Tired of struggling with processes that won’t terminate on their own, jamming valuable ports, and causing critical services and applications to malfunction? Your search end here! In Windows 11, you can easily terminate these stubborn processes and free up ports by using various methods to kill processes on a port.
Your Windows 11 creates many ports virtually where internet connections start and end. Various software, services, and apps on your device use these ports to communicate with its online server on the developers’ end or any cloud databases. While in most cases these apps clear the ports when you close them, some apps keep the ports busy even after the service has been stopped. When you start another app that must use the same port, you either face delays in initialization or the app won’t start at all. Want to fix such awful moments? Keep reading!
Why Do You Need to Kill a Process on Port?
Sometimes, a software process running on a specific port may not terminate on its own, even after you’ve closed the associated application or service. This can happen due to reasons, like a bug in the software or service, a network trouble, or a conflict with another application.
To free up the port and allow other processes to use it, you may need to manually terminate the process that’s occupying it. This is where killing a process on a specific port comes in. By killing the process, you can release the port and allow other processes to use it.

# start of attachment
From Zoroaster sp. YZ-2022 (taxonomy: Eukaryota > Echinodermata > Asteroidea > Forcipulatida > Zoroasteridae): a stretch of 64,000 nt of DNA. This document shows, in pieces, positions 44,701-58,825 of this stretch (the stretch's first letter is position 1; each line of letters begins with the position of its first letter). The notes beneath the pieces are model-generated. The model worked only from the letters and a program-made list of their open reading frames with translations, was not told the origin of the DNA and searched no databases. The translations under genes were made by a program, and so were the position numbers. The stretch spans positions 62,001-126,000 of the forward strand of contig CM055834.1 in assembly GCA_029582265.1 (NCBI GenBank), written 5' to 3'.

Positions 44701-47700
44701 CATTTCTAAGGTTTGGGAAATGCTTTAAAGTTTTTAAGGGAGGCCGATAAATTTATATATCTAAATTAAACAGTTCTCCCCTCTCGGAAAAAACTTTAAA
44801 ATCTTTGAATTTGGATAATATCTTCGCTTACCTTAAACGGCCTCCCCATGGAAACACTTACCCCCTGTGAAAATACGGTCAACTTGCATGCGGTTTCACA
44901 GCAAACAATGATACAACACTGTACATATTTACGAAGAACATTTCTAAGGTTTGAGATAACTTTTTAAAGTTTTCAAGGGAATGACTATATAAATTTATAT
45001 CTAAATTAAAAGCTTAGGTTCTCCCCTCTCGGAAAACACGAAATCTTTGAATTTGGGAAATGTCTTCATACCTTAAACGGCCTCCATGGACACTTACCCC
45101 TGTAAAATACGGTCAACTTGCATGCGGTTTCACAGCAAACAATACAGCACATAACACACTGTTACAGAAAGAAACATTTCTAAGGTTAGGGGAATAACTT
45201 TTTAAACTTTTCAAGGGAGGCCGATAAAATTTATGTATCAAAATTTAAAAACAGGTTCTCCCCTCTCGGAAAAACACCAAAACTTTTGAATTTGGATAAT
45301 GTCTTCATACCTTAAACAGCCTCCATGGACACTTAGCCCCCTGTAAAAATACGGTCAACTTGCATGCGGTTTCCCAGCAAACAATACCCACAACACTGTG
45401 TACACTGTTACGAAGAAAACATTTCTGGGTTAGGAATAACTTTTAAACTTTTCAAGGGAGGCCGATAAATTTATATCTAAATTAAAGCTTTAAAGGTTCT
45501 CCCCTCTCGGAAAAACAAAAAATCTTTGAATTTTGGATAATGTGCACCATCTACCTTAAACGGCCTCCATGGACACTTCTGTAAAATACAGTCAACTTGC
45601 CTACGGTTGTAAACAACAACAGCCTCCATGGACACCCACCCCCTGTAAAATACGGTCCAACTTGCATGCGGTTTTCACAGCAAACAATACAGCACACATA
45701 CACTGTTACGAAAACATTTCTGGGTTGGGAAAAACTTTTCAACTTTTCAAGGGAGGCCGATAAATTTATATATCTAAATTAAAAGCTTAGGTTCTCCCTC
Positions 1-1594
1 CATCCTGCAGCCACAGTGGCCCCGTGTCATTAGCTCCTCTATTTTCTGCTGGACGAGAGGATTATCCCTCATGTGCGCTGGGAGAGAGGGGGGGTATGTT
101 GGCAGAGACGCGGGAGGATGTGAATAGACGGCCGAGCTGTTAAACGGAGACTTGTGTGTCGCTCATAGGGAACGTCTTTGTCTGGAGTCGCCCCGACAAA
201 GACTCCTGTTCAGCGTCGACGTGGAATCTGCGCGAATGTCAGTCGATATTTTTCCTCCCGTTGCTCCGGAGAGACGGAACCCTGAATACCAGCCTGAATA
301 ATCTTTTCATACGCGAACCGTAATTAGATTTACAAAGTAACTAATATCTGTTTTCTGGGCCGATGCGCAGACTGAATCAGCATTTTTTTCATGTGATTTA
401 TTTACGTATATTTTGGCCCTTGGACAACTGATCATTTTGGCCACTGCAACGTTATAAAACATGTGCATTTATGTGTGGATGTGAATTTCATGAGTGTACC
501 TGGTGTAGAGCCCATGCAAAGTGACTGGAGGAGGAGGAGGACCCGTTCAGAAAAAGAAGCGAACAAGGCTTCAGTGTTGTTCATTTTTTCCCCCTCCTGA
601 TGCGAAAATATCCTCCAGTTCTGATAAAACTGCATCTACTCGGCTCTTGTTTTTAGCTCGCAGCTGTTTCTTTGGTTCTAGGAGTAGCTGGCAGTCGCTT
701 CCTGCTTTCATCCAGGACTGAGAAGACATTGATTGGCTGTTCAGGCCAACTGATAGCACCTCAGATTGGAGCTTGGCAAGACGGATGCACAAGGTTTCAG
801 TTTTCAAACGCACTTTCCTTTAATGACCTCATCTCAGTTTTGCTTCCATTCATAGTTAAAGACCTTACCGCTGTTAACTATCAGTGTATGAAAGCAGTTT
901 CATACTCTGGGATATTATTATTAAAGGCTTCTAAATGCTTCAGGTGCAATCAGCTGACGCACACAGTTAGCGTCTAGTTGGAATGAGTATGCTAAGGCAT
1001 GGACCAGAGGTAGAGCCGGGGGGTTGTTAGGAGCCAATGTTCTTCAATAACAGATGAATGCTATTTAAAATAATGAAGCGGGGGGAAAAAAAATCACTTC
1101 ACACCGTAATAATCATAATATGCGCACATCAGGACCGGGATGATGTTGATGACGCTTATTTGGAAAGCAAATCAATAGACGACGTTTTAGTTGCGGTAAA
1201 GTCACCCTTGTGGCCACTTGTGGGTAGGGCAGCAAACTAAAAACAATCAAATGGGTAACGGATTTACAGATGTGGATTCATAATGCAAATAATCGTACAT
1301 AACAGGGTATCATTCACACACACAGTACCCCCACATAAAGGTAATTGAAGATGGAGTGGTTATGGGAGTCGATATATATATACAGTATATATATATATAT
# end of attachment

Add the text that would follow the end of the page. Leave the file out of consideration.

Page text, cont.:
How to Kill a Process on a Port on Windows 11
Here are the all reliable and proven methods to kill a process on a port on any Windows 11 PC. Also, you must know that the same methods would work on earlier Windows PCs like Win 10, Win 8.1, Win 7, etc.
Also read: How to See Logical Processor Usage in Task Manager
1. Kill Process on Port Using Command Prompt
- Click Start and type command to bring up the Command Prompt tool.
- Select the Run as administrator link to open the Command Prompt utility with elevated rights.
- Now, copy and paste this command inside the tool and hit Enter:
netstat -ano | findstr :<port_number>
- You must replace the <port_number> placeholder text with an actual port number that you want to clear.
- The above command should fetch the process ID (PID) for the process you want to kill.
- Once you’ve got the PID, run the following code on the same CMD window:
taskkill /F /PID <process_id>
- Hit Enter to forcefully terminate the target PID at the desired port on Windows 11.
- You must replace the <process_id> placeholder text with an actual PID retrieved by running the previous command.
2. Stop a Process on a Port Using Resource Monitor
Since the Windows Vista operating system, expert Windows PC users like developers and IT network engineers have been using the Resource Monitor utility to track Windows PC resource usage like CPU, RAM, HDD, SSD, Network, and so on.
Using the same tool, one can also track the port usage on a Windows PC. That’s not all! You can manage the usage, kill processes, clear ports, and more on the same utility. This is a built-in app on Windows PCs so you don’t need to get any third-party app. Find below how to use this method on your end:
- Hit the Windows + R keys together to bring up the Run tool.
- There, execute the following command to open the Resource Monitor app:
- On the Resource Monitor app, click the Network tab.
- Inside the Network tab, click the Listening Ports menu.
- There you go! All the ports, their protocols, PID, occupying apps, etc., are in front of you.
- The codes under the Image column of the Listening Ports menu are Task Manager processes.
- Open the Task Manager app by pressing Ctrl + Shift + Esc.
- Now, find the port you want to clear on Resource Manager.
- Also, look for the relevant app under the Image column.